New bioprosthetic venous valve offers hope for patients suffering from chronic venous insufficiency

Dr. Dorsey and patient
Surgeon Chelsea Dorsey, MD, and team care for patients with a broad range of vascular diseases.
Chronic venous insufficiency (CVI) is a vascular condition affecting millions of people in the United States in which veins in the leg cannot efficiently carry blood back to the heart for oxygenation.

For patients suffering from the condition, malfunctioning valves can cause blood to flow backwards and pool in the veins in the legs, which can lead to significant downstream affects for some people. Along with aching, throbbing and tired legs, patients with CVI can also develop varicose veins as well as discolored, infected and ulcerated skin on their lower legs.

Treatments such as laser ablation and sclerotherapy exist for problems in the leg’s superficial veins. But for patients with deep vein CVI, therapy is often limited to conservative measures, such as wearing compression stockings, elevating the legs, maintaining a healthy weight, and local wound care for hard-to-heal ulcers in the skin.

“For many patients, especially individuals who have to be on their feet for long periods of time for work or caregiving, it can be quite debilitating,” said vascular surgeon Chelsea Dorsey, MD, Director of the University of Chicago Medicine Vein Clinic. “It can really affect someone's ability to get through the day, especially if patients develop difficult-to-heal skin wounds that can take weeks, months or even years to heal.”

The University of Chicago Medicine is participating in a clinical trial that will determine the safety and effectiveness of a new bioprosthetic valve for patients with severe deep vein CVI. UChicago Medicine is currently the only institution in Illinois to be participating in the study, which involves nearly two dozen centers across the United States. Dorsey successfully operated on the study’s first patient in Illinois in August.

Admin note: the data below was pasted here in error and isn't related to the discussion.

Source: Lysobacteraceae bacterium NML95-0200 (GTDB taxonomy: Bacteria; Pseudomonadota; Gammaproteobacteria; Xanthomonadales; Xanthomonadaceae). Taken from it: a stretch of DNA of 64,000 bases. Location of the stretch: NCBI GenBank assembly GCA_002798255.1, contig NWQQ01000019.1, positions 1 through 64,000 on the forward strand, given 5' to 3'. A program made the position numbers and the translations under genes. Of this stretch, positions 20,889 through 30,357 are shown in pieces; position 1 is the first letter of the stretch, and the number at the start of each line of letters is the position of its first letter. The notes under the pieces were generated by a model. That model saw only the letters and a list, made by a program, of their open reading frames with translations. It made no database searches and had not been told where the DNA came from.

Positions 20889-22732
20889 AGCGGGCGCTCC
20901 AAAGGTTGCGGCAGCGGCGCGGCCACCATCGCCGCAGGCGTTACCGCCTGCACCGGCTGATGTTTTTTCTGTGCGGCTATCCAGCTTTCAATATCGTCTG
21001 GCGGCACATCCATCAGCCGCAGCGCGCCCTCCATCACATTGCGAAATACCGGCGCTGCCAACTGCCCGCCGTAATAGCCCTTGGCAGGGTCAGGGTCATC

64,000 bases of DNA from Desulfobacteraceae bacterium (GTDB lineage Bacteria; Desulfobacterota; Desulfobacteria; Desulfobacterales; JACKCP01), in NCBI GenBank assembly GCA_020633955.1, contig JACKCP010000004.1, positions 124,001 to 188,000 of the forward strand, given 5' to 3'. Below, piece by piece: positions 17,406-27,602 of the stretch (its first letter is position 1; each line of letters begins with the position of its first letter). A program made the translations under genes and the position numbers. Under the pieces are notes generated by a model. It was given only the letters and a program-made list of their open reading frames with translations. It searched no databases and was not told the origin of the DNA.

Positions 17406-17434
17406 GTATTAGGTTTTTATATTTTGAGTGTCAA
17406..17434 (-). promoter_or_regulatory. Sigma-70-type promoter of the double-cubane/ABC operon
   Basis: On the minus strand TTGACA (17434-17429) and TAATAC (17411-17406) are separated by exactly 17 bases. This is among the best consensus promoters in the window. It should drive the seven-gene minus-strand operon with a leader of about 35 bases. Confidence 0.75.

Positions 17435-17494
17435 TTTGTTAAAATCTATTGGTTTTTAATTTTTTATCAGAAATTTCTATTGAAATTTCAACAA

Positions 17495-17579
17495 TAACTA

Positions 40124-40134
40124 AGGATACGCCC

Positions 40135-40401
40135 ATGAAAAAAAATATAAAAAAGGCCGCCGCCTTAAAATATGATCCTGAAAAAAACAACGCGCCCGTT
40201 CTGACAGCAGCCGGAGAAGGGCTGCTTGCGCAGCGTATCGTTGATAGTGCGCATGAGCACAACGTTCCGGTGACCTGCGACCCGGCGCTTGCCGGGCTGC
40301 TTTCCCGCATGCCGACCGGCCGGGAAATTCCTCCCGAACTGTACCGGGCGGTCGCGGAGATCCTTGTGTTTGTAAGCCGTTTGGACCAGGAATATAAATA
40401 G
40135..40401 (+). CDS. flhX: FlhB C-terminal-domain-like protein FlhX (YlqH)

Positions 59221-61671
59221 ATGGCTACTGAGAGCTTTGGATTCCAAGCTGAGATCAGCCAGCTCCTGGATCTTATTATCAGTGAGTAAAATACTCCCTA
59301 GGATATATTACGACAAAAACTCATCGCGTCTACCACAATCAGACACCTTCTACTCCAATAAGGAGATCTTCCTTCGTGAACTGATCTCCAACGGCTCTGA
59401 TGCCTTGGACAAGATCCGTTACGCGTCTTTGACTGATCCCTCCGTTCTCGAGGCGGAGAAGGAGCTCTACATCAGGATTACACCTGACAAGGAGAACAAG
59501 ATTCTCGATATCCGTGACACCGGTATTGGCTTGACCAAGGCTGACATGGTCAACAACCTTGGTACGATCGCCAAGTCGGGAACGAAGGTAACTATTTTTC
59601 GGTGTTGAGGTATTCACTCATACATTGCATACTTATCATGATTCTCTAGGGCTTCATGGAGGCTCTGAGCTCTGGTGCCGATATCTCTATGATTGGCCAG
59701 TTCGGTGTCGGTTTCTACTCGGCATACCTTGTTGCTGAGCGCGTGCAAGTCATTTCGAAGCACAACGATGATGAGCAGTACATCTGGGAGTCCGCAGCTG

“It's been literally decades of not really having treatment options for this patient population, so to have a potential alternative for patients is something I haven't seen in my career,” said Dorsey, who hopes to enroll at least five UChicago Medicine patients in the trial.

Vein walls are usually lined with paired flaps called valves that open in one direction to help blood flow out of the leg and towards the heart; these valves intermittently close to prevent the blood from flowing backwards. In people with CVI, the valves are damaged, leading blood to pool in the legs causing pain, swelling, discoloration and stubborn ulcers.

Blood clots, or deep venous thromboses, are one condition that can increase the risk of developing CVI. Blood clots can scar the inside wall of veins and impact valve function. Being overweight, carrying multiple pregnancies and spending long hours on your feet can also increase your risk of developing CVI, as can a family history of varicose veins and spider veins. CVI is also more common in women and seen more often as people age.

The Surgical Anti-Reflux Venous Valve Endoprosthesis (SAVVE) clinical trial focuses on adults with severe deep venous insufficiency – patients who are likely to already have significant swelling, skin changes, discoloration or ulcers.

The device is called a VenoValve and consists of a pig’s aortic valve – the same tissue used in some heart valve replacements – stitched to a roughly inch-long metal scaffold.

The procedure begins with an incision on the inner thigh to access the femoral vein. An incision is made in the vein to implant the bioprosthetic device, and sutures are used to secure it in place and close up the vein and skin.

The physician then uses a Doppler probe or ultrasound to ensure blood in the femoral vein is flowing correctly and that the valve is opening and closing.

The implantation is relatively straightforward but not risk-free, Doresy said. Aside from the usual risks of surgery such as bleeding and infection, there’s a small chance the device could embolize, stop working or develop a clot around it.

A 2020 first-in-human study found no device-related safety problems, and all 11 trial participants reported a significant reduction in pain six months after surgery. In August 2021, the FDA labelled the VenoValve a breakthrough device. This designation helps manufacturers of certain promising medical devices to efficiently navigate the FDA approval process.

“Essentially, we’re placing a functioning valve back into one of the major veins in the leg to help get that blood up and out of the lower extremity,” said Dorsey. “It’s exciting to participate in a trial for a new device with the potential to truly solve the problem, reduce patients’ pain and get them back to an active life. We’re obviously at the beginning stages of understanding the impact of this procedure, but the idea of potentially helping millions of patients is thrilling.”
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Chelsea Dorsey, MD

Chelsea Dorsey, MD, provides comprehensive care for individuals with arterial and venous conditions. Her treatment algorithms involve medical management, minimally invasive interventions and open surgery.

Learn more about Dr. Dorsey

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